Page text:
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Posts Tagged ‘Howdy Doody

No Joy…


For over half a century, from 1949, Joyland was Wichita’s family fun park… Toddlers could ride one of the oldest miniature steam trains in the U.S.; grade school kids could bring their reports cards and trade A’s of B’s for ride tickets; and teens could get an adrenaline rush in the Whacky Shack or on “Nightmare”– an H.P. Schmeck-designed wooden roller coaster, one of only 44 original coasters designated as an ACE Coaster Classic… it was central Kansas’ Xanadu, its Oz, its… well, its Joy-Land.

But Joyland is no more; in 2003, it closed for the last time.

Photographer Mike Petty returned recently to the park; the resulting montage is an essay on the fragility of fantasy and the inexorable erosion of time.

The history of Joyland and photos of the park in its prime (and after) are here.

And for a different kind of desolation on the midway, readers should check out Carnival of Souls, a 60s masterpiece that is available in the Criterion Collection (and thus streaming on Hulu Plus and Amazon– and for free here).

As we make sure that we keep our heads down and our hands inside the cart, we might recall that it was on this date in 1956 that The Pinky Lee Show aired for the last time.  Lee, a native of St. Paul, Minnesota, had parlayed a career as a “baggy pants” burlesque comedian into a brief 1950 run with a variety show on NBC.  He returned in 1954 with the children’s show that made him famous (he was the lead-in for Howdy Doody).  But Lee’s success was short lived:  he collapsed on camera in late 1955.  The show continued without him, but was never the same; it was cancelled on this date the following year.  Though his abrupt disappearance spawned wide-spread rumors of his demise, Lee returned to television in 1957 as the host of Gumby.  And of course his influence stretched well into the future, helping set the tone of, for example, Pee Wee’s Playhouse.

    Yoo hoo, it’s me,
My name is Pinky Lee.
I skip and run with lots of fun
For every he and she.
It’s plain to see
That you can tell it’s me
With my checkered hat
And my checkered coat,
The funny giggle in my throat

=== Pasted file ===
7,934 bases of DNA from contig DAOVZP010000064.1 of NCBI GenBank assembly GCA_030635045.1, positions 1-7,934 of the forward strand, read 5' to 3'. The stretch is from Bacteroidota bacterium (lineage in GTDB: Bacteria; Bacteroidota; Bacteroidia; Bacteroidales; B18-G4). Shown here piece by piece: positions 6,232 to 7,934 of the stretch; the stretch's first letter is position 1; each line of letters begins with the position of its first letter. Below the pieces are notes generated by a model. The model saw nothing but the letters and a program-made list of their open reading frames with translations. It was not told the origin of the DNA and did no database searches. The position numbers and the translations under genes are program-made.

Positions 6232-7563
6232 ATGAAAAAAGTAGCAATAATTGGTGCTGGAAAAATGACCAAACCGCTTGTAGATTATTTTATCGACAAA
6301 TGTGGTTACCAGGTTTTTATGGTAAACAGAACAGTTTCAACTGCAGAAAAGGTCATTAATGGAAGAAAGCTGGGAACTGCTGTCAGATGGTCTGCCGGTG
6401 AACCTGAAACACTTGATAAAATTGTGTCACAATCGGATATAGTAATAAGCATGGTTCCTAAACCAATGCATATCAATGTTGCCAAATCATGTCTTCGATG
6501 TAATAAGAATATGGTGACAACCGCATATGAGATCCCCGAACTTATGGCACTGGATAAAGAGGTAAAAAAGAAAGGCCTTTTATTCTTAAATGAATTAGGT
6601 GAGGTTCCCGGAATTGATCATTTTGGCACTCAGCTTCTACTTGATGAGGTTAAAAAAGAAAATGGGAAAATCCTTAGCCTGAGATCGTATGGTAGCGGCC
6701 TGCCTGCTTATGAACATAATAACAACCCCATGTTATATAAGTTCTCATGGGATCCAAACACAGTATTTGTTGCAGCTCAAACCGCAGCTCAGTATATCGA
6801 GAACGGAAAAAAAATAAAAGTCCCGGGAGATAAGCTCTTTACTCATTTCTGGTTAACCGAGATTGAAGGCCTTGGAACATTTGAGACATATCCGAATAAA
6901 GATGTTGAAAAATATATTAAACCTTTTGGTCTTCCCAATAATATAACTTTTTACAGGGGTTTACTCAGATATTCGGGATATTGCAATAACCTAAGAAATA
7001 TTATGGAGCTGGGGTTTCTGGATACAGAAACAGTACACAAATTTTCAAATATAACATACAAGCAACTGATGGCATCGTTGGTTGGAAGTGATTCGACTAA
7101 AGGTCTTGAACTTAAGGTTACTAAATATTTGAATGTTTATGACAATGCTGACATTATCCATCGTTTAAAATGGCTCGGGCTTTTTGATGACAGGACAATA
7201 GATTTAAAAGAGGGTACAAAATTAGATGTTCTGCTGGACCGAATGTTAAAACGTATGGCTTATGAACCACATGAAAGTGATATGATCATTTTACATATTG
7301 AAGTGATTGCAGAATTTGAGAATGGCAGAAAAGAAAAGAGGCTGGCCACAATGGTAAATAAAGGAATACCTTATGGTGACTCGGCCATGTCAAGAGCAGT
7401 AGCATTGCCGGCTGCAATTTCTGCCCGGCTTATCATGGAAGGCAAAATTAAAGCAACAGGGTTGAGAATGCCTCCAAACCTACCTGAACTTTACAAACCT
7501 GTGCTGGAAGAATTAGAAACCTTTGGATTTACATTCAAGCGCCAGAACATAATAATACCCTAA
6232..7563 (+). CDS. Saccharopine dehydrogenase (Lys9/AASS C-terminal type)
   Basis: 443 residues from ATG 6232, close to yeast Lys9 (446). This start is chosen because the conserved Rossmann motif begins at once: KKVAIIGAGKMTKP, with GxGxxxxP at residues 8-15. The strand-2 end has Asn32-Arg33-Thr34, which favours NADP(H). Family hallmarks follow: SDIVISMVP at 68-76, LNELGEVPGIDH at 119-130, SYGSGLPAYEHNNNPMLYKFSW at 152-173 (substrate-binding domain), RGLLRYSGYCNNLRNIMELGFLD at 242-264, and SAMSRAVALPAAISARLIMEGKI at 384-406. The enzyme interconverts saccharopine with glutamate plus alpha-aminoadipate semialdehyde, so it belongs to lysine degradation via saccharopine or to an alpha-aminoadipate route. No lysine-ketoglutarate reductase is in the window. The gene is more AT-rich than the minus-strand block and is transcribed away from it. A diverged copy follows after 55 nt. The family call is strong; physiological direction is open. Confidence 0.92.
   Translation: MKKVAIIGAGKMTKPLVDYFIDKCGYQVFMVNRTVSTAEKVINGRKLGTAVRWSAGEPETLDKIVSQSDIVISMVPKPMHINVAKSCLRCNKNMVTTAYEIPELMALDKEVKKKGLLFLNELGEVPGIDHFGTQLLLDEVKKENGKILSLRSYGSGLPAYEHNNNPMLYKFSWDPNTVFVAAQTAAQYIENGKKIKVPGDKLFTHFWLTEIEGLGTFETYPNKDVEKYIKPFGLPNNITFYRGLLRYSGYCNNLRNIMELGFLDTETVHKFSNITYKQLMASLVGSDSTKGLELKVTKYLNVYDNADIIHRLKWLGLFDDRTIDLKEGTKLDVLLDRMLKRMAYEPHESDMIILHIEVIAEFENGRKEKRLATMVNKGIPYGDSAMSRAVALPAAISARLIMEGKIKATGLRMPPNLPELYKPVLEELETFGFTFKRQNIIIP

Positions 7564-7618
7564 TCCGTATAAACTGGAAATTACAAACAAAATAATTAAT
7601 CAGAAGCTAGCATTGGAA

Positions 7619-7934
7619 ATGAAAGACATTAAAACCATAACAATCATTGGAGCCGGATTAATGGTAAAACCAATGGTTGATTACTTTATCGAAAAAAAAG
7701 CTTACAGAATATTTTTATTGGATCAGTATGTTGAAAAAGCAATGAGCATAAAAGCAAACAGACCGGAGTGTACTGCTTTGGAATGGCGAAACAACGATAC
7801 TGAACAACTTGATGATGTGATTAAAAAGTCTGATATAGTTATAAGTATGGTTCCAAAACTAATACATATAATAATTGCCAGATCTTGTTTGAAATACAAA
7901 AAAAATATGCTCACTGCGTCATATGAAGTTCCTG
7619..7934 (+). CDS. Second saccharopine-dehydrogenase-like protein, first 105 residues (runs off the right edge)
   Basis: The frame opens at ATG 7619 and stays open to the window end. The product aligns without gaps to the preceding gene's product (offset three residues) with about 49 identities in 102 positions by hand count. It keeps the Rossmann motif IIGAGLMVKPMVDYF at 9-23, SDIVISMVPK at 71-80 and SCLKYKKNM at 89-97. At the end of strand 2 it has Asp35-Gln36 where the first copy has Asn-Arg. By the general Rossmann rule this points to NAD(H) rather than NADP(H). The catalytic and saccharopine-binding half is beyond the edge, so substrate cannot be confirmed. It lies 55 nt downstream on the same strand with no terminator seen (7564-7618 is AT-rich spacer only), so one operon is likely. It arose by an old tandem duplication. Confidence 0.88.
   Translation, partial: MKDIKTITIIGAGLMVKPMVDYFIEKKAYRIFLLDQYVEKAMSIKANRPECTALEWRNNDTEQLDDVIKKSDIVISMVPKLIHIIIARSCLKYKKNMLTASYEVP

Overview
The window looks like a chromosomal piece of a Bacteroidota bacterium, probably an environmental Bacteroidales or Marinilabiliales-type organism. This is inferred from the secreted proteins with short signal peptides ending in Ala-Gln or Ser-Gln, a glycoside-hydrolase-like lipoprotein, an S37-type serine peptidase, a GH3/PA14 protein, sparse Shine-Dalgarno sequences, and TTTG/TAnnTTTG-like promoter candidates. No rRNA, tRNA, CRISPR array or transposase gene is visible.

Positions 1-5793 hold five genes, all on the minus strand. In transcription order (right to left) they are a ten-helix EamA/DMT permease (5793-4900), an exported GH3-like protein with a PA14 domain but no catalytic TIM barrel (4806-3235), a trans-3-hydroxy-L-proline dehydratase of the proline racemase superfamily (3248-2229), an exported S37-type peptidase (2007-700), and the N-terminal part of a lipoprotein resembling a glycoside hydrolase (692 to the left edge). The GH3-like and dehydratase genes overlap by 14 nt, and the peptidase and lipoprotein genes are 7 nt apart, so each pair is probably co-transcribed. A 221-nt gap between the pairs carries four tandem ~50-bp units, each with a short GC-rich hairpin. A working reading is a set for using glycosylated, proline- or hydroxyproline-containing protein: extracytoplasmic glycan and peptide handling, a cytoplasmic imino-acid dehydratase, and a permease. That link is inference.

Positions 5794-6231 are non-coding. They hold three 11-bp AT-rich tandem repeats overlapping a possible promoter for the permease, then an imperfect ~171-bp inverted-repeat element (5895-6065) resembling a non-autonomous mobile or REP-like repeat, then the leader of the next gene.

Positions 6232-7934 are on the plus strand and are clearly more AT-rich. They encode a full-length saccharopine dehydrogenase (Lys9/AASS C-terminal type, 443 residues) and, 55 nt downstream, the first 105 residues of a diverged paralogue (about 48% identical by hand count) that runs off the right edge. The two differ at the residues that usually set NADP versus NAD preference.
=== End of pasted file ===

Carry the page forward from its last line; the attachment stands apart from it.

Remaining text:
And my silly dance
Like a billy goat.
Put ’em all together,
Put ’em all together,
And it’s whooooo?
(Audience): Pinky!

– Pinky’s opening song

Pincus Leff, aka “Pinky Lee” (source)

Death AND Taxes…

See the full infographic (of which the above is just an excerpt), and larger, here.

As we reconsider Nicorette, we might wish the cheeriest of birthdays to Bob Keeshan, who was born on this date in 1927.  While he is, of course, best remembered as Captain Kangaroo, his place in television history was assured by an earlier role:  he was the original “Clarabell the Clown” on Howdy Doody.  Keeshan retired from Captain Kangaroo after a heart attack in the early Eighties; he died in 2004.

The Captain

Gumby: “Do you want to try it, Pokey?” Pokey: “No thanks, I prefer grass”…

source: L.A. Times

If you have a heart, Gumby’s a part of ***YOU!***
– Gumby Theme Song

Art Clokey, the creator of the whimsical clay figure Gumby, died in his sleep Friday at his home in Los Osos, Calif., after battling repeated bladder infections, his son Joseph said. He was 88.

Clokey and his wife, Ruth, invented Gumby in the early 1950s at their Covina home shortly after Art had finished film school at USC. After a successful debut on “The Howdy Doody Show,” Gumby soon became the star of its own hit television show, “The Adventures of Gumby,” the first to use clay animation on television.

After an initial run in the 1950s, Gumby enjoyed comebacks in the 1960s as a bendable children’s toy, in the 1980s after comedian Eddie Murphy parodied the kindly Gumby as a crass, cigar-in-the-mouth character in a skit for “Saturday Night Live” and again in the ’90s with the release of “Gumby the Movie.”

Today, Gumby is a cultural icon recognized around the world. It has more than 134,000 fans on Facebook…

Instead of flowers, the family suggests contributions in Gumby’s name to the Natural Resources Defense Council, of which Art Clokey was a longtime member.

“Gumby was green because my dad cared about the environment,” his son said.

Read the whole story in the L.A. Times (January 9, 2010), more about Art here, and more about Gumby here.

As we recall that in the end we’re all “just clay,” we might raise a toast to the Pragmatist-in-Chief– American psychologist and philosopher William James (brother of novelist Henry James and of diarist Alice James); William was born this date in 1842.  James’ theories of interrelations– recognized in his day as importantly novel, but problematically weird– seemed, on the heels of Einstein’s work, to have been positively prophetic.

William James

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